An example. More...
libplayerc is based on a device proxy model, in which the client maintains a local proxy for each of the devices on the remote server. Thus, for example, one can create local proxies for the position2d and laser devices. There is also a special
client proxy, used to control the Player server itself.
Programs using libplayerc will generally have the following structure:
This example can be built using the command:
$ gcc -o simpleclient `pkg-config --cflags playerc` simpleclient.c `pkg-config --libs playerc`
Make sure that
libplayerc is installed somewhere that pkg-config can find it.
The above program can be broken into six steps, as follows.
Create and connect a client proxy.
client = playerc_client_create(NULL, "localhost", 6665); playerc_client_connect(client);
createfunction creates a new client proxy and returns a pointer to be used in future function calls (
localhostshould be replaced with the network host name of the robot). The
connectfunction notifies the Player server that a new client wishes to recieve data.
Create and subscribe a device proxy.
position2d = playerc_position2d_create(client, 0); playerc_position2d_subscribe(position2d, PLAYERC_OPEN_MODE);
createfunction creates a new position2d device proxy and returns a pointer to be used in future function calls. The
subscribefunction notifies the Player server that the client is using the position2d device, and that the client expects to both send commands and recieve data (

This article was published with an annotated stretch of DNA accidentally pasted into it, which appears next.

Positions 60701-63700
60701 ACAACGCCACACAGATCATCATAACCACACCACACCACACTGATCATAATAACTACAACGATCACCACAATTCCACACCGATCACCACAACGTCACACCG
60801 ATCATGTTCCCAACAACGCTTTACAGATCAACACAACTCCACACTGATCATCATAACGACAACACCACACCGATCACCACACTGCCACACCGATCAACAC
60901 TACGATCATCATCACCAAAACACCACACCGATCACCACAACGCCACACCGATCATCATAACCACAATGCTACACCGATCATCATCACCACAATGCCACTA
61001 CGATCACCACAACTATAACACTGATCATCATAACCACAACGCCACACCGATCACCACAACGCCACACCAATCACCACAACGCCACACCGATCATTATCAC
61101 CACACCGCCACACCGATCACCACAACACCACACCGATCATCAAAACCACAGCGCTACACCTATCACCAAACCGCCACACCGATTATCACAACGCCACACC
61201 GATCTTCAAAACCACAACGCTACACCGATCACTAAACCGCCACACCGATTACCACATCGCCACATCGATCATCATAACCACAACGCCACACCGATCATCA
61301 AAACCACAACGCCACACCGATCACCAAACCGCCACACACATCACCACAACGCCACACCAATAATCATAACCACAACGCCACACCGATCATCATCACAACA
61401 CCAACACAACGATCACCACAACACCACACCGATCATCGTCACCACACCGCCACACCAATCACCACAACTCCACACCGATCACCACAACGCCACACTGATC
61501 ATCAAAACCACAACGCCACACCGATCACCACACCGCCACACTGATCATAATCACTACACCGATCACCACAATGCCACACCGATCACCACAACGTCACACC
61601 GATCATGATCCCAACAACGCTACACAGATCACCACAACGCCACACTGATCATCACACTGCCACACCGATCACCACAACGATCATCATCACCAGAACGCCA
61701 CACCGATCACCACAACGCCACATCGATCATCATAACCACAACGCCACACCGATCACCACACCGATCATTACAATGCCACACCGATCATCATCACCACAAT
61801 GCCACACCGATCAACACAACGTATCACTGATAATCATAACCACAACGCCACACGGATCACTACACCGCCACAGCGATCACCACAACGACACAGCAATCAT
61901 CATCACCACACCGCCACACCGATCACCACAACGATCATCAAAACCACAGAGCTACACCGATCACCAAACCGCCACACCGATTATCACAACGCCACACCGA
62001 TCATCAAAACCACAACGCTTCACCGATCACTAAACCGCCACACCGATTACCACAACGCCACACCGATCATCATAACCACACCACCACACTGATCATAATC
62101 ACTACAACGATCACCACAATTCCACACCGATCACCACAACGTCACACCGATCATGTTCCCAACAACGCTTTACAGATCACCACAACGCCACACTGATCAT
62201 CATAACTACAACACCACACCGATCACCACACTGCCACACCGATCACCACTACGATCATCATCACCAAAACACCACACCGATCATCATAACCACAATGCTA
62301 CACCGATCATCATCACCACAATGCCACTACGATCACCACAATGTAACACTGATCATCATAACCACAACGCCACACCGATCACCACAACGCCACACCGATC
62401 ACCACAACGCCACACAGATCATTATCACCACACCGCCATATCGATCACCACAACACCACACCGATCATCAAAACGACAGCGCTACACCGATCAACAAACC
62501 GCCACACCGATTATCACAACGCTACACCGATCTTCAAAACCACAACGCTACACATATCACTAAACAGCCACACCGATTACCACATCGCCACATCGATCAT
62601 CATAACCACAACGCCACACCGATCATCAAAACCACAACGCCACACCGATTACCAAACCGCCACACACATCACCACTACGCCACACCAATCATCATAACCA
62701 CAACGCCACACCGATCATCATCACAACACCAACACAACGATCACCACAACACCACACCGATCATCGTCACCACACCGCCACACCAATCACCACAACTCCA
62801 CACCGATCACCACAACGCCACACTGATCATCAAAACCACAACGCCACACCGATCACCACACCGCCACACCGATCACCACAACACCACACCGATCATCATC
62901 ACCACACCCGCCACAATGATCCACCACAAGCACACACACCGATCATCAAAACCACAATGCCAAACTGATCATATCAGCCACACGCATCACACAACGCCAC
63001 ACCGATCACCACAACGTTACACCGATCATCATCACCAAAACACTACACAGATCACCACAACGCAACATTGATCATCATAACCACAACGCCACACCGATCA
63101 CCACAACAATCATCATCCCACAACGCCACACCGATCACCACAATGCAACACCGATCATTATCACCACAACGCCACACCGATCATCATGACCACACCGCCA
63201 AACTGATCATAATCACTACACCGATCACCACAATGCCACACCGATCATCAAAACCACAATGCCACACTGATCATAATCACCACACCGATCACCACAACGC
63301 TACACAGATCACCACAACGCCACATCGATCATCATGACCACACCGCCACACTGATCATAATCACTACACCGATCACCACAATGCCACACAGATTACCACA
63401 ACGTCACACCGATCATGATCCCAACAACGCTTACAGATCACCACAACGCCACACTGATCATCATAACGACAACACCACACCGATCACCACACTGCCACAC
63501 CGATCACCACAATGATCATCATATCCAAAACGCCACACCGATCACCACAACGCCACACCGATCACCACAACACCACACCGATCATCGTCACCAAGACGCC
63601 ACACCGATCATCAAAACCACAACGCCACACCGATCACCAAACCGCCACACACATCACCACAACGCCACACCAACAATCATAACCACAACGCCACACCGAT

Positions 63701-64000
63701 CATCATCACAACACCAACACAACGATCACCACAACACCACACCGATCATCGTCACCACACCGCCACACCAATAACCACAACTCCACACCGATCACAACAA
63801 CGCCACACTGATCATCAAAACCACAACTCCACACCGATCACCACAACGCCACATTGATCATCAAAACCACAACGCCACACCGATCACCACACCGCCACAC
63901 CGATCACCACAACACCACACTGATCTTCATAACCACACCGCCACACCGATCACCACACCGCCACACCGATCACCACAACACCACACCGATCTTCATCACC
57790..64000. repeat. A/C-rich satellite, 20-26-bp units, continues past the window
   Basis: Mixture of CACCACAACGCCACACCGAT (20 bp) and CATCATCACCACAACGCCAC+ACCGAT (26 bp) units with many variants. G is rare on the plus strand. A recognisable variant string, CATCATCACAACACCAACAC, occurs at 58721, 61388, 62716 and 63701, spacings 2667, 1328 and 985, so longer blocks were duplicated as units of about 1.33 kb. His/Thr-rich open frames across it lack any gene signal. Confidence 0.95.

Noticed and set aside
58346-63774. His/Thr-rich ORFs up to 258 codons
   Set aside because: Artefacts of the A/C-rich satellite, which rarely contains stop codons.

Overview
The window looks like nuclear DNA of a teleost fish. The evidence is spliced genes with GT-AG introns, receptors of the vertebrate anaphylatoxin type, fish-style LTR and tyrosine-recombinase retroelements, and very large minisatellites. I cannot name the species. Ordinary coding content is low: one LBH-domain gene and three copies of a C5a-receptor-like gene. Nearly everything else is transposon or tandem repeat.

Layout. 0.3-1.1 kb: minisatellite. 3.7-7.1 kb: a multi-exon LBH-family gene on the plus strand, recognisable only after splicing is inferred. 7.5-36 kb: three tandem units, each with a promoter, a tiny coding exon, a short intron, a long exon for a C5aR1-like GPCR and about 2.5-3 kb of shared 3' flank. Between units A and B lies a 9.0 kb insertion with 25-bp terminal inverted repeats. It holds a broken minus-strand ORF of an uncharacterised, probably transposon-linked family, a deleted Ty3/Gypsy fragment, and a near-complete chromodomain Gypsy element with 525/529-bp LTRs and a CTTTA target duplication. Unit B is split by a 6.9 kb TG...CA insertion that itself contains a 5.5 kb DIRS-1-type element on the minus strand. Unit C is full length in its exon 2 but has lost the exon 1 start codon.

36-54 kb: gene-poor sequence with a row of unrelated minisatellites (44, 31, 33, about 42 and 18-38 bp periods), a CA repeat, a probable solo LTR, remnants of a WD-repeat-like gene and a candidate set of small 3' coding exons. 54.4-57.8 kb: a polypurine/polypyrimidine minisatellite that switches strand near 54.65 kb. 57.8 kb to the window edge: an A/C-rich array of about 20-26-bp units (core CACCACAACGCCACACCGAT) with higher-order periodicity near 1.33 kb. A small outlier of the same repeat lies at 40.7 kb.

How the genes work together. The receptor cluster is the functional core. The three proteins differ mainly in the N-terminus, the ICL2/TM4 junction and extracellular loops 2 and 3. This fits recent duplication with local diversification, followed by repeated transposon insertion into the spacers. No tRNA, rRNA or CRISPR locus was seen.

Configure the device, send commands.
playerc_position2d_enable(position2d, 1); playerc_position2d_set_speed(position2d, 0, 0, 0.1);
enablefunction sends a configuration request to the server, changing the robot's motor state from
on, thereby allowing the robot to move. The
setspeedfunction sends a new motor speed, in this case commanding the robot to turn on the spot.
Note that most Player devices will accept both asynchronous command and synchronous configuration requests. Sending commands is analogous using the standard Unix
writedevice interface, while sending configuration requests is analogous to using the
ioctlinterface. For the most part,
libplayerchides the distinction between these two interfaces. Users should be aware, however, that while commands are always handled promptly by the server, configuration requests may take significant time to complete. If possible, configuration requests should therefore be restricted to the initialization phase of the program.
Read data from the device.
playerc_client_read(client); printf("position : %f %f %f\n", position2d->px, ... );
readfunction blocks until new data arrives from the Player server. This data may be from one of the subscribed devices, or it may be from the server itself (which sends regular synchronization messages to all of its clients). The
readfunction inspects the incoming data and automatically updates the elements in the appropriate device proxy. This function also returns a pointer to the proxy that was updated, so that user programs may, if desired, trigger appropriate events on the arrival of different kinds of data.
In pull mode read will process a full set of messages from the server, in push mode read will process a single message.
Unsubscribe and destroy the device proxy.
unsubscribefunction tells the Player server that the client is no longer using this device. The
destroyfunction then frees the memory associated with the device proxy; the
devicepointer is now invalid and should be not be re-used.
Disconnect and destroy the client proxy.
disconnectfunction tells the server that the client is shutting down. The
destroyfunction then frees the memory associated with the client proxy; the
clientpointer is now invalid and should be not be re-used.